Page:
Raymond Tucker is no stranger to taking photographs. Still, there’s something a little different about snapping the Empire State Building and the Brooklyn Bridge as postcards for the folks and showing your artwork for the first time at Brooklyn hotspot Free Candy. Tucker’s collection is a series of photographs attempting to capture the way we behave and display ourselves in public – when we’re not saying cheese. Unposed is a raw, celebratory, introspective collection and with only 30 photographs to feast on, the audience will undoubtedly be asking Mr. Tucker for more.
EBONY: How do you feel right now, at this debut show?
Raymond Tucker: This is like my baby. I nurtured it. Last night we were here from 9pm to 2:30am and I’m just so pleased about the way it turned out. What prevents a lot of artist from doing this is the difficulty. There are so many artists that do art and have a really nice product but then this part – showing it to people, getting their reactions – is so intimidating. I just decided to disregard all of those trepidations and just do it and I’m having a great time.
EBONY: What made you know that this collection was the one you wanted to debut?
RT: That’s a really good question because this is not typical of the work that I do. I’m really proud of the concept. I feel like its kind of unique and something that needs to be said. When I take photos, I don’t pose for the scene, I don’t ask people to pose, I don’t arrange things. I just capture them as they are. I want to communicate to everybody that these things are happening all around you. You may or may not have noticed it but after an exhibition like this, you start to notice that child riding that scooter, and you’re like wow, that’s poetic. That’s what I want to communicate to everyone – art surrounds us. It immerses.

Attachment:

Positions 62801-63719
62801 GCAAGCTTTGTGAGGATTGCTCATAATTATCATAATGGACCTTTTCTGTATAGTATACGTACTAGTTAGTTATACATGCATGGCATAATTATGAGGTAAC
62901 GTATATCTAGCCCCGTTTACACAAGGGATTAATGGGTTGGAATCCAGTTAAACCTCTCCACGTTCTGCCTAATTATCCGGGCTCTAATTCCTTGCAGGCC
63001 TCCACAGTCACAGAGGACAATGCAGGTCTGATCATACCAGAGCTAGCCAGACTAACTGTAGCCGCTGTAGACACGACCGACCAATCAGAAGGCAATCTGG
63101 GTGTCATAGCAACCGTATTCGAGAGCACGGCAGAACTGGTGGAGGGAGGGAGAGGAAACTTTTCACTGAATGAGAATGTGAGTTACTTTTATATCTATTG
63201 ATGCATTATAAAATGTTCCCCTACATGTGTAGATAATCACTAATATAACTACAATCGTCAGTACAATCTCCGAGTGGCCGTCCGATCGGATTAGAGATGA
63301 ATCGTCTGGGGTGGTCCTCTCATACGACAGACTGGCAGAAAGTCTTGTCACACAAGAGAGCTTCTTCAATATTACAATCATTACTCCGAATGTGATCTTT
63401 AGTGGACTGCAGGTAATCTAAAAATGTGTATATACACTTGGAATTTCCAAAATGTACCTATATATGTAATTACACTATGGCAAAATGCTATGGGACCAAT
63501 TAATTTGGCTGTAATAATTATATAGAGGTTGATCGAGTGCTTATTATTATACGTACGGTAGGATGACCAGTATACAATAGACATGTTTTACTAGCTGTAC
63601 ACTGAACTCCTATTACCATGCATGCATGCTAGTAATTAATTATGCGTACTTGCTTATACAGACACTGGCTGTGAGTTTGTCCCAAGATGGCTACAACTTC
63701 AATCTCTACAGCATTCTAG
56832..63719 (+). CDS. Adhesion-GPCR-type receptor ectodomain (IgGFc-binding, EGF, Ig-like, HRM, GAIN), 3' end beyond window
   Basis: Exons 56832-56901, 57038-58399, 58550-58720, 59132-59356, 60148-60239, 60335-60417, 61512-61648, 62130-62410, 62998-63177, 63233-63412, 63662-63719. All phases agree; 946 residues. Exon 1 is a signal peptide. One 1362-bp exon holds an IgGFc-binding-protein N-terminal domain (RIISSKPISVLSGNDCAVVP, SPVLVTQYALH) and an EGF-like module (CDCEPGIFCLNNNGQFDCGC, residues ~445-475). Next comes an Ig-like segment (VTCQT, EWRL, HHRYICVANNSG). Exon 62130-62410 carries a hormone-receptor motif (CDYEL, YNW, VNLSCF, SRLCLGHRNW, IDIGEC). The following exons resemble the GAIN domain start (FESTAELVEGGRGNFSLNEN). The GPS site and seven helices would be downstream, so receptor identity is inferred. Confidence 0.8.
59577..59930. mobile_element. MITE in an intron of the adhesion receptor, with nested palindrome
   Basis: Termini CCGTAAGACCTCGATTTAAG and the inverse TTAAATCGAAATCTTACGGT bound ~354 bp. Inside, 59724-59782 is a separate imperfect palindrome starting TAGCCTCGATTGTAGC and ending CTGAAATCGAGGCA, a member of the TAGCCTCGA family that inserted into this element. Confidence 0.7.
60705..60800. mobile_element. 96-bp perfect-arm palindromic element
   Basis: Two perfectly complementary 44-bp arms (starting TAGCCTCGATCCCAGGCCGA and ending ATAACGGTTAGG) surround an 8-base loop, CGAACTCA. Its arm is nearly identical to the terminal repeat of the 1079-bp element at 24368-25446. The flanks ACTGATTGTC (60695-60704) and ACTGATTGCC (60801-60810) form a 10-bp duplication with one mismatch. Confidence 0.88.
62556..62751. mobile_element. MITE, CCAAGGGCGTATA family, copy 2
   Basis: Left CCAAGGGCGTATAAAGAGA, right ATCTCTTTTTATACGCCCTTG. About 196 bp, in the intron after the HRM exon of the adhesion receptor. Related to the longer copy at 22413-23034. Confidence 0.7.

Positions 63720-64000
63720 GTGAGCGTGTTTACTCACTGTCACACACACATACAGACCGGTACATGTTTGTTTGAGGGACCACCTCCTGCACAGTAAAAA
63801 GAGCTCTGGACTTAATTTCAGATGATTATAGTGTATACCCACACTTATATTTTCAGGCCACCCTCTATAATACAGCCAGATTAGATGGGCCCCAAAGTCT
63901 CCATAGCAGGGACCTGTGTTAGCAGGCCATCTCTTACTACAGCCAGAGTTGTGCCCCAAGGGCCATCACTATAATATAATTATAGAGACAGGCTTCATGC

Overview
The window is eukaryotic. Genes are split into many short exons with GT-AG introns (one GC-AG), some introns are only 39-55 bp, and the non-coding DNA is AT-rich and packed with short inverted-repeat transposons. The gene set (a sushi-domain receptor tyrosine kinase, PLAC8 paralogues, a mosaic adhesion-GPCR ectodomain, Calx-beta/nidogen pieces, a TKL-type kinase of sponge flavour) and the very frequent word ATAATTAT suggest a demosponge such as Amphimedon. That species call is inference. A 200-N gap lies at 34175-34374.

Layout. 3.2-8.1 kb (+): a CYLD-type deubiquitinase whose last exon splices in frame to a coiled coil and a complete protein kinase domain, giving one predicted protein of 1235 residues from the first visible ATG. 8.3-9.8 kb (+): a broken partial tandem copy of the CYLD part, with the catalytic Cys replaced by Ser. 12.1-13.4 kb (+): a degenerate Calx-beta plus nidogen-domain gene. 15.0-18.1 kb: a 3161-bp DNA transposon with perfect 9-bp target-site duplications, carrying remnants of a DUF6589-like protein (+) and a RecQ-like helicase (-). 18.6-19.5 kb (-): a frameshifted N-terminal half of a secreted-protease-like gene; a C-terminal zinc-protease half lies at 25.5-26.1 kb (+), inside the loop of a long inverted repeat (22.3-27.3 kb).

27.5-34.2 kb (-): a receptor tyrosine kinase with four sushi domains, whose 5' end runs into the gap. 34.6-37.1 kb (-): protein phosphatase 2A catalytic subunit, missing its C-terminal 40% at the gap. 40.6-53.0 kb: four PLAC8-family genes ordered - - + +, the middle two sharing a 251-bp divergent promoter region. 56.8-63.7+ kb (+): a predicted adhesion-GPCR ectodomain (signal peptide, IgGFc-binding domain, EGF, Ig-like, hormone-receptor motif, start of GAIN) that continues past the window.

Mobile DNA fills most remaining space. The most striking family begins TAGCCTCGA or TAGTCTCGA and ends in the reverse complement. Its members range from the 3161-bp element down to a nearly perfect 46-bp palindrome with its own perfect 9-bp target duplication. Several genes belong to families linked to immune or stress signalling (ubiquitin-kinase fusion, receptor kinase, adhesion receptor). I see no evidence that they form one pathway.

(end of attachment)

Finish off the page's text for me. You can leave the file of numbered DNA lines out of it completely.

EBONY: How do your balance your passion for photography with your full-time work?
RT: That’s also an interesting question. I’m actually in a residency for dentistry. I do pediatric dentistry. But photography has always been a big past time but when you do something so technical, at least for myself, I have to have a creative outlet. And now that I’m doing this specialty of dentistry, it just makes my need to have that creativity that much stronger. I feel like if I had to do photography to pay my bills and eat, it wouldn’t be fun. It would become stressful. But the way it is now, when I have to find time to do it or when I have some free time or a weekend, and I can do something like this, it just makes it that much more rewarding.
Unposed will be on display in Harlem in early August. To keep an eye out for specific dates and to see more of Raymond’s work, visit his website, www.TheSilentClatter.com